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May 1991

Familial Inclusion Body Myositis Among Kurdish-Iranian Jews

Author Affiliations

From The Neuromuscular Research Group, Montreal (Quebec) Neurological Institute.

Arch Neurol. 1991;48(5):519-522. doi:10.1001/archneur.1991.00530170083024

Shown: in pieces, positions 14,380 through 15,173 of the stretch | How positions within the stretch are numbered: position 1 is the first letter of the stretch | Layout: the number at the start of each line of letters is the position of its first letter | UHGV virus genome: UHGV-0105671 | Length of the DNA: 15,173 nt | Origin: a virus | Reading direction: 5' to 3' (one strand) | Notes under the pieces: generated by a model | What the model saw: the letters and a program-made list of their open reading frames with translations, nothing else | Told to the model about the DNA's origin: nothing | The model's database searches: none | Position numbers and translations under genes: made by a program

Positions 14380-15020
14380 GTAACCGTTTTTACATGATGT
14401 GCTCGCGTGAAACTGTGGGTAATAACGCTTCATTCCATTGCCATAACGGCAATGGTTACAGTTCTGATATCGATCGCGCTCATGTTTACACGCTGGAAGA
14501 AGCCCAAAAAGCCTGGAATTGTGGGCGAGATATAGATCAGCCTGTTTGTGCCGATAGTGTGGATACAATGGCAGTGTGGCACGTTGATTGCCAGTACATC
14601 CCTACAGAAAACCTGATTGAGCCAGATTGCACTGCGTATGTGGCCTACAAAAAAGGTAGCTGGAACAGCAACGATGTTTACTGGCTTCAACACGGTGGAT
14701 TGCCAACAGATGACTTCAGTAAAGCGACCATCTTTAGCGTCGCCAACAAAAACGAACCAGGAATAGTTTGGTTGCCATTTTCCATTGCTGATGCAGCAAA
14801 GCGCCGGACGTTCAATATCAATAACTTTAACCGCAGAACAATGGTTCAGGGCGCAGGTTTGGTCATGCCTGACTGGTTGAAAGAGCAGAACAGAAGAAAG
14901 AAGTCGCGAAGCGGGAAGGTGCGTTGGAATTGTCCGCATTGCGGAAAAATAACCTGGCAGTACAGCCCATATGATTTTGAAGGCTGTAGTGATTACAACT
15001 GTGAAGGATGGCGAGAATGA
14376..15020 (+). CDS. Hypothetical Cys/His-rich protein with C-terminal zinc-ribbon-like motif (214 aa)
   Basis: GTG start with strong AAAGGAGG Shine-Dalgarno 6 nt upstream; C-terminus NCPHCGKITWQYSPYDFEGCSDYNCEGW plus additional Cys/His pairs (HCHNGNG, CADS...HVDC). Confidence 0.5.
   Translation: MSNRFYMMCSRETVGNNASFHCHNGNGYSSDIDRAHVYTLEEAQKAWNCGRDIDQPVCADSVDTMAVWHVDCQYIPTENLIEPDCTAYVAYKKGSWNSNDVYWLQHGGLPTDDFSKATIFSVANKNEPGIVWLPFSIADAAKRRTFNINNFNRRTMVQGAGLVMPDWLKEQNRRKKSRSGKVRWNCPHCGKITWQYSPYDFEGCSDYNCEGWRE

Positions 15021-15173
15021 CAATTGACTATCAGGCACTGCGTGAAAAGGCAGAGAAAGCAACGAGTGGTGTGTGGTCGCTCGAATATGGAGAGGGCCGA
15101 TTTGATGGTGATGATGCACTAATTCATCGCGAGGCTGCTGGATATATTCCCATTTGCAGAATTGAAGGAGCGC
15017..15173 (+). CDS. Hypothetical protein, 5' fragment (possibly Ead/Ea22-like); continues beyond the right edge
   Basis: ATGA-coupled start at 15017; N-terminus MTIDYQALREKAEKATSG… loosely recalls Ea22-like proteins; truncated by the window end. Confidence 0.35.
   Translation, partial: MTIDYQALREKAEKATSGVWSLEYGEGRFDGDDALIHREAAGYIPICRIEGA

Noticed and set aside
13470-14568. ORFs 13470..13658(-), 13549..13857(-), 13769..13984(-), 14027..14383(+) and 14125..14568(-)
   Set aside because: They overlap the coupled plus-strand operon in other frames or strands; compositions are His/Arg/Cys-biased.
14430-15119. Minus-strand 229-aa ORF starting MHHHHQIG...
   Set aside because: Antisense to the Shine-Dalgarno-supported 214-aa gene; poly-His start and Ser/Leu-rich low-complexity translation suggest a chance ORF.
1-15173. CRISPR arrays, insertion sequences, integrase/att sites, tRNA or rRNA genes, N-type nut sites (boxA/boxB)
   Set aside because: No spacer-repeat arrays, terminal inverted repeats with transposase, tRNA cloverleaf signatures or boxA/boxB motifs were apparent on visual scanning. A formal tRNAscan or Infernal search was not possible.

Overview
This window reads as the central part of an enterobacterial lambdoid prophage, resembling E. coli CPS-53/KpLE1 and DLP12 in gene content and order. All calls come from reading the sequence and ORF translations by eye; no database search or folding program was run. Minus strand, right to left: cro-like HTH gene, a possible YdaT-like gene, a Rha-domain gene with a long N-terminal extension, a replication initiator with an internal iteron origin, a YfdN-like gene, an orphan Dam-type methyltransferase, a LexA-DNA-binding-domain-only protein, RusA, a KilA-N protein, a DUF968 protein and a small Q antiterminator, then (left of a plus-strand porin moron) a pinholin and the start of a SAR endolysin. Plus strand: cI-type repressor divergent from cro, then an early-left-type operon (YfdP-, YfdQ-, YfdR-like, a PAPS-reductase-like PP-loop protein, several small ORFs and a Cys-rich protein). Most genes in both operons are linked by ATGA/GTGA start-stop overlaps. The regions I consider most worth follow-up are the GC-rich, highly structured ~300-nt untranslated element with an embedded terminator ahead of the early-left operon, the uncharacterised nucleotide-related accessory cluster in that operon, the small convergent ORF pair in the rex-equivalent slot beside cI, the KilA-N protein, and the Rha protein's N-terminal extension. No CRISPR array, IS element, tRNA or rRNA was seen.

• We report two cases of adult-onset, slowly progressive limb-girdle muscle weakness with a remarkable sparing of quadriceps muscles that developed in patients from different families of Iranian-Kurdish—Jewish origin. Each patient had a similarly affected sibling. The findings by means of muscle biopsies showed abnormalities typical of inclusion body myositis, including abundant lined vacuoles and characteristic cytoplasmic inclusions of 15- to 18-nm filaments. Remarkably, many vacuolated muscle fibers showed immunoreactivity to neural cell adhesion molecule, a fetal muscle antigen. The common origin of these patients from an isolated ethnic group with frequent consanguinity and the familial incidence is indicative of a genetic causation or predisposition, probably with an autosomal recessive inheritance. This familial myopathy is one of several clinical syndromes that share the typical pathological findings of inclusion body myositis. The pathogenic relationship between these different familial forms and the more common sporadic form of inclusion body myositis is not known.

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